However, the forensic pathologist who testified on behalf of the defence said that, among other things, the injuries to the feet were typical of a fall from a height and that the injuries seen to the head were also entirely in keeping with a fall from a height. He told the court that the nature of the injuries to the head were more often seen in the context of a fall than from a direct blow with a weapon to the head. This was so, he said, because “typically there is more force in a fall than there is if someone is striking you”.

The pathologist, who lived outside the island and was contacted in 2011 in relation to the matter, had relied on the autopsy report and photographs of the deceased at the hospital, as well as the scene of the incident, to arrive at his conclusions.

On Wednesday, the Appeal Court, in turning down Causwell’s renewed application, which challenged the 2016 decision on 14 grounds, as against the five in the original application for appeal, said it found the grounds of appeal largely without merit.

The judges disagreed with the arguments by Causwell’s lawyers that the trial judge had, among other things, erred in her directions to the jury and that her treatment of the evidence relied on by the prosecution to prove its case was flawed. They however said “ultimately, although two of the complaints made in relation to the directions of the learned trial judge have some merit, they do not render the verdict of the jury unsustainable”.

In relation to submissions regarding breaches of Causwell’s constitutional right to a fair trial on the basis that the trial took place eight years after the date of the offence, and the poor and insufficient investigation carried out by the police, the judges said: “The learned trial judge also identified the issues that arose and fairly rehearsed the evidence that was presented in a manner that was appropriate for a case as this, which involved reliance on circumstantial evidence”.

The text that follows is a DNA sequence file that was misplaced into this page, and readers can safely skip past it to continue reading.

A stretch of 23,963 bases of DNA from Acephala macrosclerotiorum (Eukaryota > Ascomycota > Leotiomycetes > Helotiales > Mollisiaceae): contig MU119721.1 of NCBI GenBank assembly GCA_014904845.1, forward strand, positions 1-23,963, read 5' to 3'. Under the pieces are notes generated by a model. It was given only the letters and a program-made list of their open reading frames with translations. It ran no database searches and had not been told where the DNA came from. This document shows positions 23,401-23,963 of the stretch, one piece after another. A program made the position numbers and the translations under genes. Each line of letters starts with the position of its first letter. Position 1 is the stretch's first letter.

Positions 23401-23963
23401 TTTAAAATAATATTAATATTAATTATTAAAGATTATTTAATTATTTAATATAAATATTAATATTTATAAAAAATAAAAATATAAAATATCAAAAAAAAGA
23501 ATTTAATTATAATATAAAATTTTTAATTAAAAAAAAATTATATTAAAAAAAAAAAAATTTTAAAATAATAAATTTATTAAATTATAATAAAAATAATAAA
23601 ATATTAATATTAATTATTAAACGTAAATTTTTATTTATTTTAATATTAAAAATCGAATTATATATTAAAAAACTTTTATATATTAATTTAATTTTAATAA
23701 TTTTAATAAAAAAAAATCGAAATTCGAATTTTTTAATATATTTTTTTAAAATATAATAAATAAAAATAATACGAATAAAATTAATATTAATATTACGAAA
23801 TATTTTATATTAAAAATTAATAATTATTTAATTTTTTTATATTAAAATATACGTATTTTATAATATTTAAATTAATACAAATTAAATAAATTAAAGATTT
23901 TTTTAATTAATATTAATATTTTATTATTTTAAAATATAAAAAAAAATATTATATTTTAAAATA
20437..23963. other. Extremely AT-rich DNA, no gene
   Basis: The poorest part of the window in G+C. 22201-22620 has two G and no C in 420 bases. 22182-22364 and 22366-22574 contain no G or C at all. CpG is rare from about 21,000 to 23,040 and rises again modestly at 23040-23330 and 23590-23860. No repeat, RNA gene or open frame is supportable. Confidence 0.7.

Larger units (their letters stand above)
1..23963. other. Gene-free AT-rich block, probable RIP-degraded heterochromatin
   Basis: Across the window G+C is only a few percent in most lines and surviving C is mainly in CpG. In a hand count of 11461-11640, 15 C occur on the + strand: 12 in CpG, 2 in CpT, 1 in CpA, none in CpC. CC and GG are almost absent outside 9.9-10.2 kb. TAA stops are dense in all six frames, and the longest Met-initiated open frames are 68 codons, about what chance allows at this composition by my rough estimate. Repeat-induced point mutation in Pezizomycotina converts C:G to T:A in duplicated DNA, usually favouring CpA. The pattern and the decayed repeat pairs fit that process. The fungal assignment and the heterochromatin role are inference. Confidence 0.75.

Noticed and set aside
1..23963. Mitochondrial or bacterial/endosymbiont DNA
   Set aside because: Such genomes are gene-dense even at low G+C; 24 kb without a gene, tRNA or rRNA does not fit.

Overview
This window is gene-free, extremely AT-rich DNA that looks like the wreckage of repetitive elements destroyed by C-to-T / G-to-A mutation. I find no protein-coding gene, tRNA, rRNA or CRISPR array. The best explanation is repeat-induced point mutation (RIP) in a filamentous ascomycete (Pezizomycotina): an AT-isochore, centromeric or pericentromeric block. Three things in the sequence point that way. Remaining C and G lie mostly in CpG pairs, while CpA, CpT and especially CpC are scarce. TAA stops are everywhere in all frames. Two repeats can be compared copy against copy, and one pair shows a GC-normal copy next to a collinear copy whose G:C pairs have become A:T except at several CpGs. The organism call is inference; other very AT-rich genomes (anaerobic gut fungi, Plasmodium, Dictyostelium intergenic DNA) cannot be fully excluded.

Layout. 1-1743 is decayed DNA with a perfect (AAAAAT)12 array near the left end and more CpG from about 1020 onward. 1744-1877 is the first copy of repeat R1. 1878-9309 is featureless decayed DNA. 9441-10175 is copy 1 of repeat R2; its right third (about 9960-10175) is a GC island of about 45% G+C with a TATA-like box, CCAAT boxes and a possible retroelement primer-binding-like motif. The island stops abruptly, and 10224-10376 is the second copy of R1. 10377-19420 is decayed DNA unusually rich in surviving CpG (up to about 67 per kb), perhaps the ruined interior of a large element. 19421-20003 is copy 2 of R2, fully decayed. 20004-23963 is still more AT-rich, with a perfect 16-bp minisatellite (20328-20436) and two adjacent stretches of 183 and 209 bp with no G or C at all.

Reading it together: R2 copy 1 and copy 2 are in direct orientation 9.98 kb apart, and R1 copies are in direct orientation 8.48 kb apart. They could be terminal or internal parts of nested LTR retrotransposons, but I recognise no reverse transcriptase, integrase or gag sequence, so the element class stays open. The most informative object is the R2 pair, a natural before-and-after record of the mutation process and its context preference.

“There was nothing in her summation that amounted to a misdirection resulting in a miscarriage of justice. The trial of the applicant was, on the whole, fair and the majority of the jury, properly directed, returned a verdict which cannot be said to be unreasonable. Although the trial was not heard and completed within a reasonable time, thus constituting a breach of section 16(1) of the constitution, this does not provide a basis to quash the conviction in this case. Ultimately, there is no basis on which this conviction ought to be disturbed,” the judges said.

Furthermore, they said although it was conceded by the director of public prosecutions at the trial that there was indeed poor and inefficient investigation, the examples highlighted were not of such a nature that it can be said that it resulted in a breach of the constitutional right of the applicant to a fair trial, which could only be addressed by interfering with his conviction.

“In any event, the learned trial judge demonstrably applied the correct principles in arriving at the sentence of imprisonment for life, with a stipulation that the applicant should serve a minimum of 20 years before becoming eligible for parole. This sentence is well within the usual range of sentences normally imposed for an offence such as this. The sentence is accordingly affirmed and reckoned to have commenced on 10 October 2016,” they concluded.